Does Euroseas (NASDAQ:ESEA) Have A Healthy Balance Sheet?

By
Simply Wall St
Published
March 11, 2021
NasdaqCM:ESEA

The external fund manager backed by Berkshire Hathaway's Charlie Munger, Li Lu, makes no bones about it when he says 'The biggest investment risk is not the volatility of prices, but whether you will suffer a permanent loss of capital.' It's only natural to consider a company's balance sheet when you examine how risky it is, since debt is often involved when a business collapses. Importantly, Euroseas Ltd. (NASDAQ:ESEA) does carry debt. But the more important question is: how much risk is that debt creating?

When Is Debt A Problem?

Debt and other liabilities become risky for a business when it cannot easily fulfill those obligations, either with free cash flow or by raising capital at an attractive price. Ultimately, if the company can't fulfill its legal obligations to repay debt, shareholders could walk away with nothing. While that is not too common, we often do see indebted companies permanently diluting shareholders because lenders force them to raise capital at a distressed price. Of course, plenty of companies use debt to fund growth, without any negative consequences. The first step when considering a company's debt levels is to consider its cash and debt together.

Check out our latest analysis for Euroseas

What Is Euroseas's Net Debt?

You can click the graphic below for the historical numbers, but it shows that Euroseas had US$69.9m of debt in December 2020, down from US$89.5m, one year before. However, it does have US$3.56m in cash offsetting this, leading to net debt of about US$66.4m.

debt-equity-history-analysis
NasdaqCM:ESEA Debt to Equity History March 11th 2021

How Strong Is Euroseas' Balance Sheet?

Zooming in on the latest balance sheet data, we can see that Euroseas had liabilities of US$28.6m due within 12 months and liabilities of US$46.6m due beyond that. Offsetting this, it had US$3.56m in cash and US$3.88m in receivables that were due within 12 months. So it has liabilities totalling US$67.8m more than its cash and near-term receivables, combined.

When you consider that this deficiency exceeds the company's US$51.6m market capitalization, you might well be inclined to review the balance sheet intently. Hypothetically, extremely heavy dilution would be required if the company were forced to pay down its liabilities by raising capital at the current share price.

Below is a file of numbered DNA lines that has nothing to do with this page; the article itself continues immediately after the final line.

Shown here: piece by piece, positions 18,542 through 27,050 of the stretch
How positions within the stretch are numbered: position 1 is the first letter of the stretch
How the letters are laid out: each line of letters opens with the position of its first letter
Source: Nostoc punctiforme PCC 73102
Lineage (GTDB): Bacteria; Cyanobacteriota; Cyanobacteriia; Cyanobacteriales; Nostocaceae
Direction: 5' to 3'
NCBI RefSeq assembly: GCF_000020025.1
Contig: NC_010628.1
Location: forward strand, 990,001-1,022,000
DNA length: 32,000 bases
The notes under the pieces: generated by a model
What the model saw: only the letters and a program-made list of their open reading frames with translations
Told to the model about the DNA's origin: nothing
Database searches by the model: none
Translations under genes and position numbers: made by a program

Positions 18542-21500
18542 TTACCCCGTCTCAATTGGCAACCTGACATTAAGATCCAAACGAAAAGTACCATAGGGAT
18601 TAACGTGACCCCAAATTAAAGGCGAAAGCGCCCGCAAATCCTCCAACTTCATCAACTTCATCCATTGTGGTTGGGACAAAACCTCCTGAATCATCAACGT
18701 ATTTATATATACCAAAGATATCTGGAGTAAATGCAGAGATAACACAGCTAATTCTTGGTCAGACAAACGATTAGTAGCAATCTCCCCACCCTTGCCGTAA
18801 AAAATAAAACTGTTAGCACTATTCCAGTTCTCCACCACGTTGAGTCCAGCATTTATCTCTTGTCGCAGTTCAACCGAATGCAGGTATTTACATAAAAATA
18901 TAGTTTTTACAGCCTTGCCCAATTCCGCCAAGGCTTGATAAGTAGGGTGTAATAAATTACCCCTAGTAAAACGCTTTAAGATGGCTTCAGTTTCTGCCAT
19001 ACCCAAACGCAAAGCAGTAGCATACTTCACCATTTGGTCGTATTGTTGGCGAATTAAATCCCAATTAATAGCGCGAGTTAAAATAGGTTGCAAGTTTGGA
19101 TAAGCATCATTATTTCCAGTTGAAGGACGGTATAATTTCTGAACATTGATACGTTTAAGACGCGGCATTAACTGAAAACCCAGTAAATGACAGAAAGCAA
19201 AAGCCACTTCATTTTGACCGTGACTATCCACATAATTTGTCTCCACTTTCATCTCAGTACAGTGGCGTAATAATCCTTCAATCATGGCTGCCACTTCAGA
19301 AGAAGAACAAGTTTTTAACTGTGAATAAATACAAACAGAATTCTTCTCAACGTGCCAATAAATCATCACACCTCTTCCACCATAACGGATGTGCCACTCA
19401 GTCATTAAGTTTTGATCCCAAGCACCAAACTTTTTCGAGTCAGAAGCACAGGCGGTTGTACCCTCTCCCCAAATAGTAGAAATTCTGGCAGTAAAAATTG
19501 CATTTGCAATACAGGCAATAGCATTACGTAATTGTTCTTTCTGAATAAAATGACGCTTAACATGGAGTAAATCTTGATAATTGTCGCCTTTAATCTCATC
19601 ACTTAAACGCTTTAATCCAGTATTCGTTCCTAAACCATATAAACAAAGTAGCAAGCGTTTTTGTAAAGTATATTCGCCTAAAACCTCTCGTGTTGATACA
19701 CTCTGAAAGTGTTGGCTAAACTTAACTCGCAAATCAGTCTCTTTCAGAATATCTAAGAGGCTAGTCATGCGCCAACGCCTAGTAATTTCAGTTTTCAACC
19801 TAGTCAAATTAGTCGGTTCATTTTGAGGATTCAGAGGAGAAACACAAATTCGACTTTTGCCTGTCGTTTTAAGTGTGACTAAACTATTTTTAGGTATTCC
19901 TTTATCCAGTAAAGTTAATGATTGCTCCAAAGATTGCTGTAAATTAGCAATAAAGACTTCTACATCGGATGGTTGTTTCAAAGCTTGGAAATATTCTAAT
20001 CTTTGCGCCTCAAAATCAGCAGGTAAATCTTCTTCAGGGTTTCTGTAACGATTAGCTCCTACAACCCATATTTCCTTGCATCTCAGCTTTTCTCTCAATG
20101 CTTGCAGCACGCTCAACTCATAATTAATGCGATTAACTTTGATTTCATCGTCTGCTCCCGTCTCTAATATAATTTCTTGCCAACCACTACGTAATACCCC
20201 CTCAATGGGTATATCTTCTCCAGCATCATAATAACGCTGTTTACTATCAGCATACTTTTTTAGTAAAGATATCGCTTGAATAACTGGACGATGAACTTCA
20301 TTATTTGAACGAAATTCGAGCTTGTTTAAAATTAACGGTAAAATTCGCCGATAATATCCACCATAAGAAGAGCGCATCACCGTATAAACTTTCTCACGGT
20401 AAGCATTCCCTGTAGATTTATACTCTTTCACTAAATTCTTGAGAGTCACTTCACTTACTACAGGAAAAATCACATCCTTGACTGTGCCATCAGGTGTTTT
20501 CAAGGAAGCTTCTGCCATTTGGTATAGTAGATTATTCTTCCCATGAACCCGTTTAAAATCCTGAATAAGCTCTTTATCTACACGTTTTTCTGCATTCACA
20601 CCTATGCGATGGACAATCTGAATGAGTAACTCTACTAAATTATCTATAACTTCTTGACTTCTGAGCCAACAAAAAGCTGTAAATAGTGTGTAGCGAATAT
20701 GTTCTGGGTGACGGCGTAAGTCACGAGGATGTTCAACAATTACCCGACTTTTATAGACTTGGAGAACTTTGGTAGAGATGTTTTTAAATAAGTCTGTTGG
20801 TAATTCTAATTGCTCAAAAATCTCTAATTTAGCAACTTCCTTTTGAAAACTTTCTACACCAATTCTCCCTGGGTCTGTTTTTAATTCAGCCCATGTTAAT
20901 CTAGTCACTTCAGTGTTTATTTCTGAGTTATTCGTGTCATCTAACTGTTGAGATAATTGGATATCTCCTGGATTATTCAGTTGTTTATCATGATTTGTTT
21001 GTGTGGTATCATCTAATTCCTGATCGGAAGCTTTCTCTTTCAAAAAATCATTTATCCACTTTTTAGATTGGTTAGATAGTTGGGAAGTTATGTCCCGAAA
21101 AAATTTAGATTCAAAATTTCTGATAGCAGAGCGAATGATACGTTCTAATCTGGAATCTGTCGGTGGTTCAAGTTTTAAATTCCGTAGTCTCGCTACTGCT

We measure a company's debt load relative to its earnings power by looking at its net debt divided by its earnings before interest, tax, depreciation, and amortization (EBITDA) and by calculating how easily its earnings before interest and tax (EBIT) cover its interest expense (interest cover). Thus we consider debt relative to earnings both with and without depreciation and amortization expenses.

Euroseas shareholders face the double whammy of a high net debt to EBITDA ratio (5.6), and fairly weak interest coverage, since EBIT is just 1.5 times the interest expense. The debt burden here is substantial. The silver lining is that Euroseas grew its EBIT by 247% last year, which nourishing like the idealism of youth. If that earnings trend continues it will make its debt load much more manageable in the future. When analysing debt levels, the balance sheet is the obvious place to start. But it is future earnings, more than anything, that will determine Euroseas's ability to maintain a healthy balance sheet going forward. So if you're focused on the future you can check out this free report showing analyst profit forecasts.

Finally, a business needs free cash flow to pay off debt; accounting profits just don't cut it. So we always check how much of that EBIT is translated into free cash flow. Over the last three years, Euroseas saw substantial negative free cash flow, in total. While investors are no doubt expecting a reversal of that situation in due course, it clearly does mean its use of debt is more risky.

Our View

To be frank both Euroseas's interest cover and its track record of converting EBIT to free cash flow make us rather uncomfortable with its debt levels. But on the bright side, its EBIT growth rate is a good sign, and makes us more optimistic. Overall, it seems to us that Euroseas's balance sheet is really quite a risk to the business. So we're almost as wary of this stock as a hungry kitten is about falling into its owner's fish pond: once bitten, twice shy, as they say. When analysing debt levels, the balance sheet is the obvious place to start. However, not all investment risk resides within the balance sheet - far from it. For instance, we've identified 5 warning signs for Euroseas (1 is significant) you should be aware of.

When all is said and done, sometimes its easier to focus on companies that don't even need debt. Readers can access a list of growth stocks with zero net debt 100% free, right now.

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This article by Simply Wall St is general in nature. It does not constitute a recommendation to buy or sell any stock, and does not take account of your objectives, or your financial situation. We aim to bring you long-term focused analysis driven by fundamental data. Note that our analysis may not factor in the latest price-sensitive company announcements or qualitative material. Simply Wall St has no position in any stocks mentioned.
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